MathOverflow is a question and answer site for professional mathematicians. It's 100% free, no registration required.

Sign up
Here's how it works:
  1. Anybody can ask a question
  2. Anybody can answer
  3. The best answers are voted up and rise to the top


The first axiom for a Grothendieck (pre)topology on a category $C$ says that for every object $X\in C$, the family consisting of just the identity $1_X : X\to X$ should be a covering family.

Why is this axiom needed? Obviously a functor $F : C^{opp}\to Sets$ will satisfy the sheaf condition with respect to this family, so nothing seems to be gained by adding this covering family...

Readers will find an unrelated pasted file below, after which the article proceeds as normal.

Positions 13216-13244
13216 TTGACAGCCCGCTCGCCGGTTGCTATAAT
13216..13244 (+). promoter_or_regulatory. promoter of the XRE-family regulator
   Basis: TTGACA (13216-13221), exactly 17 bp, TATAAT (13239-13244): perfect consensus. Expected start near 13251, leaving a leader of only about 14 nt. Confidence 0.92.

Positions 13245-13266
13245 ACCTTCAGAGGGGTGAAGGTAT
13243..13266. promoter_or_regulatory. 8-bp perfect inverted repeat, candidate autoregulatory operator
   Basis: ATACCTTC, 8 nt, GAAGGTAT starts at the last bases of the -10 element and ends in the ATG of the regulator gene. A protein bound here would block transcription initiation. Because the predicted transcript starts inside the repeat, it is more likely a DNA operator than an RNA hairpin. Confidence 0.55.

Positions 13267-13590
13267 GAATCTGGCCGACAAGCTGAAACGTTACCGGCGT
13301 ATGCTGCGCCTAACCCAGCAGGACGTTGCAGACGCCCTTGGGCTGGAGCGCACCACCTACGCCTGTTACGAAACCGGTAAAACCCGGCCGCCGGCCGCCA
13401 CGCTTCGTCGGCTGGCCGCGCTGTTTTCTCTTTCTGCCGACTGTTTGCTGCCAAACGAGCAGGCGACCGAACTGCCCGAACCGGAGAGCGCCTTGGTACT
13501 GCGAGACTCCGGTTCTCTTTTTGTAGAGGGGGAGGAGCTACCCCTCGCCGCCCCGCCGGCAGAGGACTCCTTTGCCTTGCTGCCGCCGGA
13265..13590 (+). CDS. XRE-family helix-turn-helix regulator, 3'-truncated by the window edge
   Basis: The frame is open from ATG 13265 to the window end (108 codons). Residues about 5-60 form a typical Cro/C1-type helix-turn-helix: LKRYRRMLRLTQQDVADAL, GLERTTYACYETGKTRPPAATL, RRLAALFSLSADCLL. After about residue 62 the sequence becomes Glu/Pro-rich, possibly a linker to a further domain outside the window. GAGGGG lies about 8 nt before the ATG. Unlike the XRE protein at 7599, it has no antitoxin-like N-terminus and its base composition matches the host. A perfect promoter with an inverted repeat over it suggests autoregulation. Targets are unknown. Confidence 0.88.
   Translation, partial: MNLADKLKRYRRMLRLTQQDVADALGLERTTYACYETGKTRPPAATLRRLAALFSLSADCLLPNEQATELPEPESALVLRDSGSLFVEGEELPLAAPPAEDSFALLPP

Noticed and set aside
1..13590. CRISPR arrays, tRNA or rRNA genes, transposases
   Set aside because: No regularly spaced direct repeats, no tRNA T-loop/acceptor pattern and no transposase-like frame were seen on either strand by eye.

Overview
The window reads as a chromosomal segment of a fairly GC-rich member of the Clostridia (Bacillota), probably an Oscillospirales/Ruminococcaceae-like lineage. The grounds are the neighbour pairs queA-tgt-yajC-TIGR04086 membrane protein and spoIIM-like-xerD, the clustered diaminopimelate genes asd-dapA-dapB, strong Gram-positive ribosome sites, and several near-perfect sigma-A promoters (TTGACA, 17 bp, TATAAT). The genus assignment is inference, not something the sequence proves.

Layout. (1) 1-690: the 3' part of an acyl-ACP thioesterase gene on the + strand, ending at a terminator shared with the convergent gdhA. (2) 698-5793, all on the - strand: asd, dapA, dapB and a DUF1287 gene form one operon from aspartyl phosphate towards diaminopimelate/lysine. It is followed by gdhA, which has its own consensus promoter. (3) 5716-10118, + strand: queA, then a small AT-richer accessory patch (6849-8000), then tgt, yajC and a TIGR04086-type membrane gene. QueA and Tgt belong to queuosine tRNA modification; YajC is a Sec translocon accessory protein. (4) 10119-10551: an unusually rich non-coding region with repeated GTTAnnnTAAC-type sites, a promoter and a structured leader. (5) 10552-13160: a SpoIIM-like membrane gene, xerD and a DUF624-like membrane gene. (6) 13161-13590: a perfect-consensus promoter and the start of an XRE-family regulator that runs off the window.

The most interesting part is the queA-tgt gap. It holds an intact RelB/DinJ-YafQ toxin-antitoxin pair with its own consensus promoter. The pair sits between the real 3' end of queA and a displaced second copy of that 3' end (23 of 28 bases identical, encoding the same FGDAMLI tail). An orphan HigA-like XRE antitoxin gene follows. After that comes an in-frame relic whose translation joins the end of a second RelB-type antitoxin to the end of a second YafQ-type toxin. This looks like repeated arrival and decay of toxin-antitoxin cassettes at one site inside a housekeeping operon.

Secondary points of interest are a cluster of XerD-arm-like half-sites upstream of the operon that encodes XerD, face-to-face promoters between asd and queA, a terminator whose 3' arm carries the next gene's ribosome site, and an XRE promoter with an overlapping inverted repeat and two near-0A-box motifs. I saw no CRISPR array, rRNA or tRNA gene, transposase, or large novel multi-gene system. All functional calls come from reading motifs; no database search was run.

Am I missing something?


share|cite|improve this question
You can make do with much less than a Grothendieck pretopology: all you need to have a good notion of sheaf (i.e. one that generates a topos) is a coverage. See here: – Zhen Lin Apr 19 '13 at 14:49
I'll just add that Grothendieck probably thought of this as analogous to saying a topology on a set $S$ always has $S$ itself as an open subset. – Colin McLarty Apr 21 '13 at 0:22

Your Answer


By posting your answer, you agree to the privacy policy and terms of service.

Browse other questions tagged or ask your own question.